The Ethics of Executive Compensation

Overview

The first volume in the Leeds School Series on Business & Society, this collection of lectures demonstrates the valuable results of a timely exchange of ideas regarding the nature of executive compensation.

  • Includes discussions across academic disciplines, perspectives, and intellectual orientations on the oft-debated topic of executive compensation.
  • Gathers for the ...
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Overview

The first volume in the Leeds School Series on Business & Society, this collection of lectures demonstrates the valuable results of a timely exchange of ideas regarding the nature of executive compensation.

  • Includes discussions across academic disciplines, perspectives, and intellectual orientations on the oft-debated topic of executive compensation.
  • Gathers for the first time a series of lectures delivered at the 2004 Japha Symposium at the University of Colorado.
  • Provides the reader with insight into the fundamental problems from a social and ethical perspective, and proposes a myriad of possible solutions.
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Product Details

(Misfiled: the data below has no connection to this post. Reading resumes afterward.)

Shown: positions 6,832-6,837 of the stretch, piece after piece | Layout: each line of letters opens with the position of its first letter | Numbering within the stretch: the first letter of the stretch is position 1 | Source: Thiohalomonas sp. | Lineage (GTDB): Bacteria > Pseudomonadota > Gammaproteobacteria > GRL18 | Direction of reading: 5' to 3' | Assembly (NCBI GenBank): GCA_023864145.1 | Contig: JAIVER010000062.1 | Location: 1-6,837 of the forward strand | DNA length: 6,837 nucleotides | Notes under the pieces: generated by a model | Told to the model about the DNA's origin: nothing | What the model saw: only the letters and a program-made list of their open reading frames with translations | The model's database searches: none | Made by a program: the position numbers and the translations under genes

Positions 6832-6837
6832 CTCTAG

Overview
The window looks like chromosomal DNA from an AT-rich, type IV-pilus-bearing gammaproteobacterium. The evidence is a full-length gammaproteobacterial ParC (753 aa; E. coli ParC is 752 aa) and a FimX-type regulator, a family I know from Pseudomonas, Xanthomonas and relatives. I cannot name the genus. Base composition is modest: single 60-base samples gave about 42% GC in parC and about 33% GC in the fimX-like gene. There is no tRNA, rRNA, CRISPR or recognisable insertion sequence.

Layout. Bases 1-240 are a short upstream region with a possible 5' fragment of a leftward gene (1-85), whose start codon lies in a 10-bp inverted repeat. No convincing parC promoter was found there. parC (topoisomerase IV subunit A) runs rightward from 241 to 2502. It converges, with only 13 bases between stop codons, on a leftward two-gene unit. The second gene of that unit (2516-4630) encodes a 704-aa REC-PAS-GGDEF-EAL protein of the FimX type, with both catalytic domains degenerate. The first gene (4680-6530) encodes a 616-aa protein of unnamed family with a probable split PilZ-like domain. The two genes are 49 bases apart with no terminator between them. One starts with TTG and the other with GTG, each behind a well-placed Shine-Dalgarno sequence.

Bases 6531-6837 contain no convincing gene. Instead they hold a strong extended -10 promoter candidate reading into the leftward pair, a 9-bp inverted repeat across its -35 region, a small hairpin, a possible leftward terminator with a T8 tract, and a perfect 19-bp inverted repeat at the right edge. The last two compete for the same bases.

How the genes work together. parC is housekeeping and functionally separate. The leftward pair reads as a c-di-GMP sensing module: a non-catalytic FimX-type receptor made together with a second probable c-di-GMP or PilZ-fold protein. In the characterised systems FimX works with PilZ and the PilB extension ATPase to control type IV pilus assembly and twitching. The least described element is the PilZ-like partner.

Meet the Author

Robert Kolb is the Assistant Dean for Business and Society at the Leeds School of Business, University of Colorado, as well as the author and editor of over a dozen books and numerous articles on finance and investments. He currently devotes his time to writing and research, especially in the areas of futures markets, investments, and bond portfolio management.

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Table of Contents

Contributors.

An Introduction (Robert W. Kolb).

Part I: Insights of Empirical Research.

1. Executive Preference for Compensation Structure and Normative Myopia: A Business and Society Research Project. (Diane L. Swanson and Marc Orlitzky).

2. Does Firm Performance Reduce Managerial Opportunism?: The Impact of Performance-based Compensation and Firm Performance on Illegal Accounting Restatements. (Jegoo Lee, Byung-Hee Lee, Sandra Waddock, and Samuel B. Graves).

3. A Preliminary Investigation into the Association between Canadian Corporate Social Responsibility and Executive Compensation. (Lois S. Mahoney ad Linda Thorne).

Part II: Justice-based Analyses of Executive Compensation.

4. How Much is Too Much? A Theoretical Analysis of Executive Compensation from the Standpoint of Distributive Justice. (Jared Harris).

5. Justice, Incentives, and Executive Compensation. (William H. Shaw).

6. CEO Compensation and Virtue Ethics. (Michael Potts).

7. Chihuahuas in the Gardens of Corporate Capitalism. (Lyla D. Hamilton).

Part III: Broadening the Perspective.

8. The Obligation of Corporate Boards to Set and Monitor Compensation. (Carmen M. Alston).

9. Executive Pay in Public Academia: A Non-Justice-Based Argument for the Reallocation of Compensation. (James Stacey Taylor).

10. How to (Try to) Justify CEO Pay. (Jeffrey Moriarty).

11. Executive Compensation: Just Procedures and Outcomes. (Joe DesJardins).

Index.

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